Convicted Drunken Driver Says Leniency By Judge Did Not Discourage Habit 'If They Don't Do Anything To You You're Going To Keep On Doing It.'

October 14, 1990|By Deidre Nerreau McCabe

When Terry S. Clark was sentenced for drunken driving in March 1987, he got a lucky break that most first-time offenders enjoy in Howard County -- a judge gave him probation before judgment.

With a PBJ sentence, Clark did not have to go to jail, lose his driver's license or even have a DWI conviction recorded on his driver's record.

But Clark, 36, doesn't consider the judge's leniency lucky for him.

Three years and one DWI conviction later, he wishes the judge had been tougher on him the first time.

"It was way too lenient," said Clark, who is now recovering from an alcohol problem.

Reflecting on his experiences, Clark, of Waterloo, said he believes his sentence was so easy the first time around, it did little to discourage him from continuing to drink and drive.

It wasn't until he was caught a second time in Howard County and forced to spend a weekend in jail that he realized how serious his situation was, he said.

"If they don't do anything to you, you're going to keep on doing it," said Clark, who estimates he drove drunk about three times a week for four or five years. "It's a waste of time, and it's a waste of taxpayers' money to bring people in (to court) and then let them off."

Even after the second arrest, which occurred while Clark was still on probation for the first, he does not feel like he "got the book thrown at him."

"Maybe a page," he said, adding that the judge was still pretty easy.

His total sentence was five weekends, four of which were suspended, and two years' probation. He was also told to attend two alcohol recovery programs.

Being forced to go to jail, even for two days, is what really hit home and made him face his problem, he said.

He now realizes he was clearly intoxicated on many nights while driving home from local bars along U.S. 1 in Howard County. On Dec. 22, 1989, the night he was arrested the second time, he drank almost a fifth of vodka in an about an hour, he said.

"I'm just very fortunate I didn't hurt myself or anyone else," he said.

Clark now believes that all first offenders, regardless of the circumstances, should spend at least a couple of days in jail to get the picture -- early on -- of things to come if they keep it up.

"If you're going to get the benefit of probation before judgment and keep a clean record, there ought to be a trade-off," he said. "If you get a PBJ, you should at least get a weekend."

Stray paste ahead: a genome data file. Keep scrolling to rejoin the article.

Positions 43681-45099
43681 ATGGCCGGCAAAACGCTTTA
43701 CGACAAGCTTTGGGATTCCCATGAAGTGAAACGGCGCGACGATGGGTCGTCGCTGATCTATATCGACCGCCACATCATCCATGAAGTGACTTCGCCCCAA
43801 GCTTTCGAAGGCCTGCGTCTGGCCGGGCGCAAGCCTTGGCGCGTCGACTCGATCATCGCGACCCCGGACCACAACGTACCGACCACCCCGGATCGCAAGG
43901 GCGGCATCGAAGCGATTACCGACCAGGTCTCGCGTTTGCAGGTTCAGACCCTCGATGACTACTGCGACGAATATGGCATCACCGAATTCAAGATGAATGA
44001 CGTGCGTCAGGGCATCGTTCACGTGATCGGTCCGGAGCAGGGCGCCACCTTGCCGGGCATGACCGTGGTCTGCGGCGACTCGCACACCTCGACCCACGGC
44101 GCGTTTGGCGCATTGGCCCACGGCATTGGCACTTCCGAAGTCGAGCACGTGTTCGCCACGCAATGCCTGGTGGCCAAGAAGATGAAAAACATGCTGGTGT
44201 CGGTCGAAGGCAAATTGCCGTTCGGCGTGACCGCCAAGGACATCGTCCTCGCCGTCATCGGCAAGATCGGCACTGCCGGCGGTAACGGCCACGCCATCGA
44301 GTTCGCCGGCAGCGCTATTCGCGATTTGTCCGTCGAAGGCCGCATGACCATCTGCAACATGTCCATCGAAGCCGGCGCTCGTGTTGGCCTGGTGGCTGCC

Randy C. Barth, 23, of Ellicott City, is also on his second DWI offense.

But unlike Clark, Barth does not so much fault the leniency of the court system as much as he faults its sluggishness for his subsequent DWI arrest.

After he was caught the first time in February 1989, it took almost a year and a half for his case to come up for trial in District Court, he said. Although he altered his behavior for a while after he was arrested, he had no real incentive to change, he said. He did not even think he had a drinking problem.

One month before his first case finally came to trial in July 1990, he was arrested again on DWI charges. He now has a trial for that case scheduled in November.

In the meantime, he received a probation before judgment sentence for the first case and was required to seek treatment and counseling and attend a Victim Impact Panel as part of his probation.

He claims the treatment process is "really helping me now," and he has not had a drink since he started the programs.

If there had been similar intervention earlier, he said, he never would have ended up with the second DWI offense.

The delay in the court process does not excuse his behavior, he said.

But based on his experience, he thinks swifter treatment of DWI offenders probably could help a lot of first-timers avoid becoming second- and third-offenders.

MADD activists and many prosecutors agree.

Every time drunken drivers go out on the road, they risk killing or injuring themselves or someone else, they said.

Failing to deal effectively with first offenders or taking too long to do so often means those people will fail to change their behavior, they said. This assessment was also the conclusion of a two-year study commissioned by the Maryland Legislature in 1987.

Although all of Howard County's judges and many prosecutors here believe that first offenders deserve a break, those who have been there question whether that's really the best approach.

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